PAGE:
Congratulations to you all and thank you for another incredible year of cinema that would have been shit without you!

Sounds rough, I know, but any one who describes themselves as an artist of any sort knows that they, with few exceptions, wear a permanent “Kick Me” sign especially when it comes time to being valued and paid for their work. This is not just in Hollywood but in all creative fields including comic books.

These days, comic books and Hollywood work in tandem to create incredible films and, for the most part, it is the people that created the comics in the first place that see the least revenue from the giant blockbusters they inspire.

To be sure there is a line of creators seeking compensation for their contributions outside the Marvel/Disney and DC/Warner Bros. offices. In many cases settlements are made secretly, behind closed doors, in an attempt to shore up any floodgates ready to burst.

These agreements are band aids on a wound that never heals because though it may satisfy the immediate creator in question it casts an illusion of harmony that deludes other creators into a false sense of security in their professional dealings, giving the corporate gatekeepers the upper hand.

It is this overwhelming attitude that disregards the value of creators that makes them vulnerable to predators in the industry and in society itself.

This is why people  like Shia LaBeof feels it is his it is his right to plagiarize source material at will and mock the convention of copyright ownership. Comic artist Dan Clowes is a victim whose work and career has been violated, yet it is Labeouf that is defensive like a rapist dismissing an accuser.

It is this creative disregard that allows artists at the top of the food chain, like Spike Lee, to scoff at designer Juan Luis Garcia and respond with malice when Garcia sought to be paid for work that had been stolen from him by an unscrupulous ad agency hired by the filmmaker.

Juan Luis Garcia has disappeared, a mere hiccup to a respected independent filmmaker that had an opportunity to publicly respect the value of the work of another artist that was just trying to make a living. Spike Lee chose to bury him instead, more concerned with protecting his own bottom line than the integrity of the arts.

It is this pervasive sentiment that opens the Kirby heirs to criticism for seeking compensation for their father’s contribution in creating the multibillion dollar Marvel Universe.

The professional hell that artists experience everyday may not always compare to the injustices in Hollywood but it is prevalent every time someone asks that work be done for free or well below market value because it will “offer exposure” instead, every time time an artist is asked to do work on speculation, never to be paid, and every time they do work-for-hire and see no residuals from an unexpected success.

The world is a difficult place for any profession these days. Everyone from the plumber to the baker is struggling to make ends meet while the moguls at the top get rich off of their hard work. Artists are often dismissed because at least they have the joy of “doing what they love.” That is no excuse for fair compensation for the work that they do.

Next time you watch a film pumped out by Hollywood, take the time to sit through the credits and absorb the enormous amount of people that it took to make that single movie. Imagine how many of them are artists with great aspirations and who are now wondering where their next paycheck is coming from. Learn to appreciate and value their work and creativity because these are the folks in the trenches of Hollywood Hell and the film you enjoyed would not exist without them.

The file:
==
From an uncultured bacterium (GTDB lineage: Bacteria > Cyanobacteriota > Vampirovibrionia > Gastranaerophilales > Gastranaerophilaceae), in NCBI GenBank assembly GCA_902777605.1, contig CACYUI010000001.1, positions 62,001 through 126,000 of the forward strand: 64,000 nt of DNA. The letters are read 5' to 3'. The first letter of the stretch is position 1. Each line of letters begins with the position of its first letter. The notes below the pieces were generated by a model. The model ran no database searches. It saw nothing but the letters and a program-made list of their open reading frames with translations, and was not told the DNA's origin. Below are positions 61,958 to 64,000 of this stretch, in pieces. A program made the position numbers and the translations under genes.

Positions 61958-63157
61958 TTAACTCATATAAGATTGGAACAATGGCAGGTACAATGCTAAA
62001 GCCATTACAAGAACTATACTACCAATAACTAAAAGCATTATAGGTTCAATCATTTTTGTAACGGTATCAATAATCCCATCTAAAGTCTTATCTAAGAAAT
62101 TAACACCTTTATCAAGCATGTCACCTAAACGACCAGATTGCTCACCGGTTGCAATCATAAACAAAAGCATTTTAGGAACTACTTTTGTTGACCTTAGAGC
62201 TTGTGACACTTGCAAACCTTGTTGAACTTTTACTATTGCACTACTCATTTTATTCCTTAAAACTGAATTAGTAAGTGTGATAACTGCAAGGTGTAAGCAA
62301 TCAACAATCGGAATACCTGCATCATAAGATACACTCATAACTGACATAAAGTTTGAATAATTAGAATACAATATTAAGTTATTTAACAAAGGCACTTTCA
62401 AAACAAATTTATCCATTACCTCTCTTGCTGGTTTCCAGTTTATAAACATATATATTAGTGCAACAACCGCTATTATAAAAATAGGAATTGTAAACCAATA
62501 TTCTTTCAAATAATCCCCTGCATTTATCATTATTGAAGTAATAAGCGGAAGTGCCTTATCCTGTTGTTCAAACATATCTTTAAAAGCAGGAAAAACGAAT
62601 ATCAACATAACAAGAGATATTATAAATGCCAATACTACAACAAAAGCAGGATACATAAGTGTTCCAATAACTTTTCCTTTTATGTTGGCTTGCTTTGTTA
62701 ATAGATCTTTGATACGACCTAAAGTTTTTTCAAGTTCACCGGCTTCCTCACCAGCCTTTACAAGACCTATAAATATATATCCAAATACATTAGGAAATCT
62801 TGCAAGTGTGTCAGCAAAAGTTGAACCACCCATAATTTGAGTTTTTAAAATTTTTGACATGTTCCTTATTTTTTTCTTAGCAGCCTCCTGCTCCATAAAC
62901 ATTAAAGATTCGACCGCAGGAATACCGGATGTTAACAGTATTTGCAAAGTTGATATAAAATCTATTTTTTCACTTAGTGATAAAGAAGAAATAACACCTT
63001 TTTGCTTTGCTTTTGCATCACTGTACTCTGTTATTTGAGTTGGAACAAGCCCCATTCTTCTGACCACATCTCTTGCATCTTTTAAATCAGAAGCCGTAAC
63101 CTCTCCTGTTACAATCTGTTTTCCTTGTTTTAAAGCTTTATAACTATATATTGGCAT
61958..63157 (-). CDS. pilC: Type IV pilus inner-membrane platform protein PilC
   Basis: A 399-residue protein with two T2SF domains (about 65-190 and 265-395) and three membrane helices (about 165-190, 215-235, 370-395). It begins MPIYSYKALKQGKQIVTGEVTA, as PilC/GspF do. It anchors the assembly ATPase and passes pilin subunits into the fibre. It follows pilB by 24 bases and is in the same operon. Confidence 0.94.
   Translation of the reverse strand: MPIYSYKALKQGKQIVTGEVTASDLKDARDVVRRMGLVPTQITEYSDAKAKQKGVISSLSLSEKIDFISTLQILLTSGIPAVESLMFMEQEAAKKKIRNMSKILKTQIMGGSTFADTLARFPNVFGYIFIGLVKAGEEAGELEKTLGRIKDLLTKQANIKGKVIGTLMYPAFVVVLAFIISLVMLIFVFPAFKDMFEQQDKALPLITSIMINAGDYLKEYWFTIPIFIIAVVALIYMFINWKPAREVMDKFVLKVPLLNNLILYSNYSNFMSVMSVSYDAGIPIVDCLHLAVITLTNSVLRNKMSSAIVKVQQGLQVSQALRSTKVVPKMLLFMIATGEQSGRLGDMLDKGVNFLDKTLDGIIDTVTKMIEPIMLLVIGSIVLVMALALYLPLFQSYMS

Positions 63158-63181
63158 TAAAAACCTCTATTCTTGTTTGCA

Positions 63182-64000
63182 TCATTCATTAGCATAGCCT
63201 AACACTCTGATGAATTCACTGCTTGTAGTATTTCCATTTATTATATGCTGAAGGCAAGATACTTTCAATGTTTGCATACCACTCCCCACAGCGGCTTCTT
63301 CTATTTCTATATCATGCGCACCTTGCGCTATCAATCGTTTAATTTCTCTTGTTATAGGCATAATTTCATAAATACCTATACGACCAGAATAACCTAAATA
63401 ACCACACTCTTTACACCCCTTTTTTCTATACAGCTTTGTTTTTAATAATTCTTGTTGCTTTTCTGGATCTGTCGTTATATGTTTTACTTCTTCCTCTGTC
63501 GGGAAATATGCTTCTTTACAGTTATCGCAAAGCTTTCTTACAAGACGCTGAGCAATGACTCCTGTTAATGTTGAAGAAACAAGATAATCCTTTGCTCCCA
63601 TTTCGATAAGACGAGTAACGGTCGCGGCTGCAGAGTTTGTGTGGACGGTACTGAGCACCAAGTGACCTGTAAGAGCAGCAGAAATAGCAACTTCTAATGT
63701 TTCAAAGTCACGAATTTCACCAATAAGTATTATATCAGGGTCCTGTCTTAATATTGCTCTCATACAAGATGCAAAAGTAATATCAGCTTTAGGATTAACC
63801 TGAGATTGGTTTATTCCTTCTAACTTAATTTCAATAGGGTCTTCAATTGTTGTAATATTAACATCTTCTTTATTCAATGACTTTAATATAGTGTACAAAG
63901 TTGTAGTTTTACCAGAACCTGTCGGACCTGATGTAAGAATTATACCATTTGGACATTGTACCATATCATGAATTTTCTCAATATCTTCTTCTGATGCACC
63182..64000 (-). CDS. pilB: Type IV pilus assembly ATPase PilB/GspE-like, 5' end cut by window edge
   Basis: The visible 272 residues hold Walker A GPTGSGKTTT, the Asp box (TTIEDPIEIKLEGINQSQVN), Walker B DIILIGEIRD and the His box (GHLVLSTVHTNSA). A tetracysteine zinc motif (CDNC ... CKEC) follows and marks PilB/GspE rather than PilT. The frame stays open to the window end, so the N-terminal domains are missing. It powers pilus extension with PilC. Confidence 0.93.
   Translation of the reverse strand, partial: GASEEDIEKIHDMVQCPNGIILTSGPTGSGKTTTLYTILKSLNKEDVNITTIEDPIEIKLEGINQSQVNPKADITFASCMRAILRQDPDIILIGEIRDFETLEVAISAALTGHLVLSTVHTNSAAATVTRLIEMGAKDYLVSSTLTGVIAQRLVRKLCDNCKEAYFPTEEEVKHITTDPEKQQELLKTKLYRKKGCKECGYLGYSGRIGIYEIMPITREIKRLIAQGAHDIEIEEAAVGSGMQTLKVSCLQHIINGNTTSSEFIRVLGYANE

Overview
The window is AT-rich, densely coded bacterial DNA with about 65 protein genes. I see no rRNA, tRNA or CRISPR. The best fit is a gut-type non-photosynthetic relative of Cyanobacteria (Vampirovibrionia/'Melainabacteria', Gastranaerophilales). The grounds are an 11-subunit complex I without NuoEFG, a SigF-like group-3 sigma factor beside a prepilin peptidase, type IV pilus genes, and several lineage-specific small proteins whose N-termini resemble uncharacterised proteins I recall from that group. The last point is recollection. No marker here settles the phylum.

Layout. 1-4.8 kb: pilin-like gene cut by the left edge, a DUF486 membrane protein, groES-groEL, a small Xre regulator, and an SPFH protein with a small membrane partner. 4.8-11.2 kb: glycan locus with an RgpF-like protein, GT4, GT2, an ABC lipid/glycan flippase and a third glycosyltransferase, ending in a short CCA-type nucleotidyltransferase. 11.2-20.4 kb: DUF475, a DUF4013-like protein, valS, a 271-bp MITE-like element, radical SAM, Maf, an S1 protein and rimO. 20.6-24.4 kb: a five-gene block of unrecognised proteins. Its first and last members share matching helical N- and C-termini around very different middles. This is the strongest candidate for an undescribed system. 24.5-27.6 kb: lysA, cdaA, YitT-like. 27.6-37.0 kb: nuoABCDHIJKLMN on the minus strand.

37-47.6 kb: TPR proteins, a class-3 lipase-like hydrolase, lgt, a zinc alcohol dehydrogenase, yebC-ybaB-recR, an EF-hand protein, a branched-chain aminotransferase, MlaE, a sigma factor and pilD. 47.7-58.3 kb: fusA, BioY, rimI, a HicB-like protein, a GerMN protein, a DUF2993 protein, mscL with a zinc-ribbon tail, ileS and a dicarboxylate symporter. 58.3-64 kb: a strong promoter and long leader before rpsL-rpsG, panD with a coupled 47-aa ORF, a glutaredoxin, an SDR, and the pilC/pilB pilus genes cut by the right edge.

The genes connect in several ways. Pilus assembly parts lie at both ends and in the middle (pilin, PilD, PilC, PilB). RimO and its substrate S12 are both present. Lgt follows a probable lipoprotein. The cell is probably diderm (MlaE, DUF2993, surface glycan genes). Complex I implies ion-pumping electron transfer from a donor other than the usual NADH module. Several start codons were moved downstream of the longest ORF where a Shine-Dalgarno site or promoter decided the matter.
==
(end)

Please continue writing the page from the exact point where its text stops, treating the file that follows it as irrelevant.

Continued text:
Making Comics Because We Want to,

Gerry Giovinco



The Comic Company: Licensed to Thrill

Tuesday, December 7th, 2010

A number of comic book companies today fill their product line-ups with licensed properties. IDW, Boom, Darkhorse and Ape are among the most significant publishers outside of Marvel and DC who have found value in acquiring licensed properties from other media outlets.

The idea is simple and is a marketing tool used by scores of merchandising companies in nearly every industry. Find an intellectual property with high visibility. Purchase the rights to make an exclusive product featuring the property. Benefit from the sales generated by the customer recognition of the popular property.

Badda Boom, Badda Bing!

Licensing and merchandising is nothing new. Saint Paul built Christianity on its basic premises by marketing the popular teachings of Jesus as a new religious product.

Merry Christmas,” two thousand and ten years later!

Comic books have used it since the beginnings of the industry. The first comic books featured licensed syndicated newspapers comics that were reprinted in color.

It shouldn’t have been a big deal in 1983 when Comico licensed the rights from Harmony Gold to publish the English adaption of the popular Japanese animated series MACROSS. But it was and it became an even bigger deal that put Comico on the map as a major player in the comic industry.

Robotech/Macross #1 cover, Comico 1984

At the time, and please correct me if I’m wrong, Comico was the first independent comic company to enter into a licensing deal other than one that was of a creator owned property. Only Marvel and DC had a lock on that side of the market and, to the best of my knowledge, no one else was even considering it.

Comico’s deal was innocent enough. It was built on the enthusiasm of Carl Macek for his project that he was working on with Harmony Gold and the Comico crew’s collective interest in Anime. Comico enthusiastically became the first American licensee of MACROSS.